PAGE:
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Conference Posters

The Development of Rhetoric 22-23 June 2008

Association for Rhetoric and Communication in SA, 5th African Symposium on Rhetoric, 3rd-5th July 2002

Association for Rhetoric and Communication in SA, 4th African Symposium on Rhetoric, 9-10 August 2000

Association for Rhetoric and Communication in SA, Third Symposium, 28-29 August 1998

Newsletter 1/2008

Greetings,

I hope this finds you well and that the turn of the year has been pleasant. I write this morning to remind everyone about the call for papers that has been issued by the National Communication Association (NCA).

Each year, ARCSA sponsors two panels at the NCA meeting in November. In 2008, the event will convene in San Diego, California. ARCSA's specific call is appended below. If you are interested, I encourage you to submit a proposal or paper. Submissions are handled through the NCA website (www.natcom.org).

With Warm Greetings,

Erik Doxtader

ARCSA CALL FOR 2008 Meeting of the National Communication Association

The Association for Rhetoric and Communication in Southern Africa (ARCSA), in collaboration with the Centre for Rhetoric Studies, Cape Town, invites paper proposals, full papers, and panel proposals. Broadly, the Association seeks submissions addressed to the history of rhetoric and/or contemporary topics in rhetorical theory, including interventions which extend and trouble the anchoring of rhetoric in philosophy, political theory, or theology. While encouraged, submissions need not be limited to the study of Southern Africa or Africa generally.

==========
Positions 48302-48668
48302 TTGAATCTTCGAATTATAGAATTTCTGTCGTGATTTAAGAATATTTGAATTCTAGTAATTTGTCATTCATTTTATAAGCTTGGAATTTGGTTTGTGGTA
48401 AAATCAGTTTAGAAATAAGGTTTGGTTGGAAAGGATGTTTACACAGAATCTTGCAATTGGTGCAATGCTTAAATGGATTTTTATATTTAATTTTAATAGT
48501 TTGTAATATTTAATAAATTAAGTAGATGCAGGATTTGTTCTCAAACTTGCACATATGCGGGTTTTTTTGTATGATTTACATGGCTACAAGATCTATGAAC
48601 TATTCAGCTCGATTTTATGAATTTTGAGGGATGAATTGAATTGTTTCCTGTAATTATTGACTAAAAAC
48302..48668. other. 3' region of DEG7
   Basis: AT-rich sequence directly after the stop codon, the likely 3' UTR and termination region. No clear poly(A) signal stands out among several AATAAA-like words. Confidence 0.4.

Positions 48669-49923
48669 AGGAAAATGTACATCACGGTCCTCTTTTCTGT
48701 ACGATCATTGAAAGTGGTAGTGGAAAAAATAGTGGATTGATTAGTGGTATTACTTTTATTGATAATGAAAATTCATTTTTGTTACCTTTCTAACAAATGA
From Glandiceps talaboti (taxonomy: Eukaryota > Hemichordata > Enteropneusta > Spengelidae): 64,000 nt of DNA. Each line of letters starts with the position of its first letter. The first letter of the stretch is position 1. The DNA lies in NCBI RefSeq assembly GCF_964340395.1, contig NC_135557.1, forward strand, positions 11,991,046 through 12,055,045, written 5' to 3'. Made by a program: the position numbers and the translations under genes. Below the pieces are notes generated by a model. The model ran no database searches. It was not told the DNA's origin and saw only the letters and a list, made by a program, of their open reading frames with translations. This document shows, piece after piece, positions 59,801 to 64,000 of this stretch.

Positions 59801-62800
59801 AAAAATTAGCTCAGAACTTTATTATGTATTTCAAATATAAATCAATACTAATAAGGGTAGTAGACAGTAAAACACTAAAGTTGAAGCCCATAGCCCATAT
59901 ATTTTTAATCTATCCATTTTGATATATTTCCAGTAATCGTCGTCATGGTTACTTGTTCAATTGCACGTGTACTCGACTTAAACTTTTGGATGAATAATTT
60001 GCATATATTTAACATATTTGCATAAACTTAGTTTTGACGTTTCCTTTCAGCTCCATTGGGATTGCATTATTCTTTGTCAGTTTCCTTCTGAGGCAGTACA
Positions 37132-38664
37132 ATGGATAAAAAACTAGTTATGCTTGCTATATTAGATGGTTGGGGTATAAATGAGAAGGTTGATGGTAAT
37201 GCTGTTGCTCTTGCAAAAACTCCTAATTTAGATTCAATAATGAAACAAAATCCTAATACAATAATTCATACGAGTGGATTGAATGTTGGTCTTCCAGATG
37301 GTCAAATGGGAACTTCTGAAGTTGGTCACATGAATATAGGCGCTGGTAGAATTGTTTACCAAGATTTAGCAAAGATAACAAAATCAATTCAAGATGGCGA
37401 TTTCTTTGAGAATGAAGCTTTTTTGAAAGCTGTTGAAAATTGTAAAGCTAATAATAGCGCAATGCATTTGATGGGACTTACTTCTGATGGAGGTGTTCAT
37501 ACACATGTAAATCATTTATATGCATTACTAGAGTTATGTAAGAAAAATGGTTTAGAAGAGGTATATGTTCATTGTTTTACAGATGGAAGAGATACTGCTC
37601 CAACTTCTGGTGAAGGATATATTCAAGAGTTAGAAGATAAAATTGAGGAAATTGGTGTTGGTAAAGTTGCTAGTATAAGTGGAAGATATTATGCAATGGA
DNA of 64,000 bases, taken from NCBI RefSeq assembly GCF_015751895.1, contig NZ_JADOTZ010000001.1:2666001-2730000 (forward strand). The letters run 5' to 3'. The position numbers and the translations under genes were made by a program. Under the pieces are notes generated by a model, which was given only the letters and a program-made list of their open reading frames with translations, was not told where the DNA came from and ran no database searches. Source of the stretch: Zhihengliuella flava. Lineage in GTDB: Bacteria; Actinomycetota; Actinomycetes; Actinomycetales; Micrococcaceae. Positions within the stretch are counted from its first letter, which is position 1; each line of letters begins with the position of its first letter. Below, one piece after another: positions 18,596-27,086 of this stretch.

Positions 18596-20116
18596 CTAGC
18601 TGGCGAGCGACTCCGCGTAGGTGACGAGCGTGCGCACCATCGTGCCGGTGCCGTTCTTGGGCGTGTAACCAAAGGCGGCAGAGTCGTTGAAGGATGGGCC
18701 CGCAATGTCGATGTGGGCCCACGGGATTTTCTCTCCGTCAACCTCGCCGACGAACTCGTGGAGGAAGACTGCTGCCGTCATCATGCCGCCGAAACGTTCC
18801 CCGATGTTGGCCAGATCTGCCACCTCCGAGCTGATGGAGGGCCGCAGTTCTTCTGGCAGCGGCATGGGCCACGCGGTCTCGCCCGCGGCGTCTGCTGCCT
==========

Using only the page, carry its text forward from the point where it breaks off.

This year, the Association is particularly interested in receiving papers and proposals that reflect on the conventional and unconventional forms of 'rhetorical power' in African politics. Interpreted broadly, this thematic includes questions such as: In the wake of colonialism's devastation and brutal post-independence civil wars, how have various African nations struggled to rebuild political 'norms of rhetorical culture' and forums for collective political deliberation? Are there features of African politics that challenge or productively complicate taken for granted views about the theory and practice of rhetorical argumentation? How do historical and contemporary forms of African politics confirm and/or critique the premises of liberalist political theory? What are the rhetorical lessons of recent elections in Africa?

General inquiries or questions about potential proposals should be directed to Professor Erik Doxtader at the University of South Carolina (email: doxtader@gwm.sc.edu).

All submissions must be received by 13 February 2008 and should be submitted through the All Academic System on the NCA website (www.natcom.org).




7th Biennial African Symposium of Rhetoric, Cape Town, June 2007


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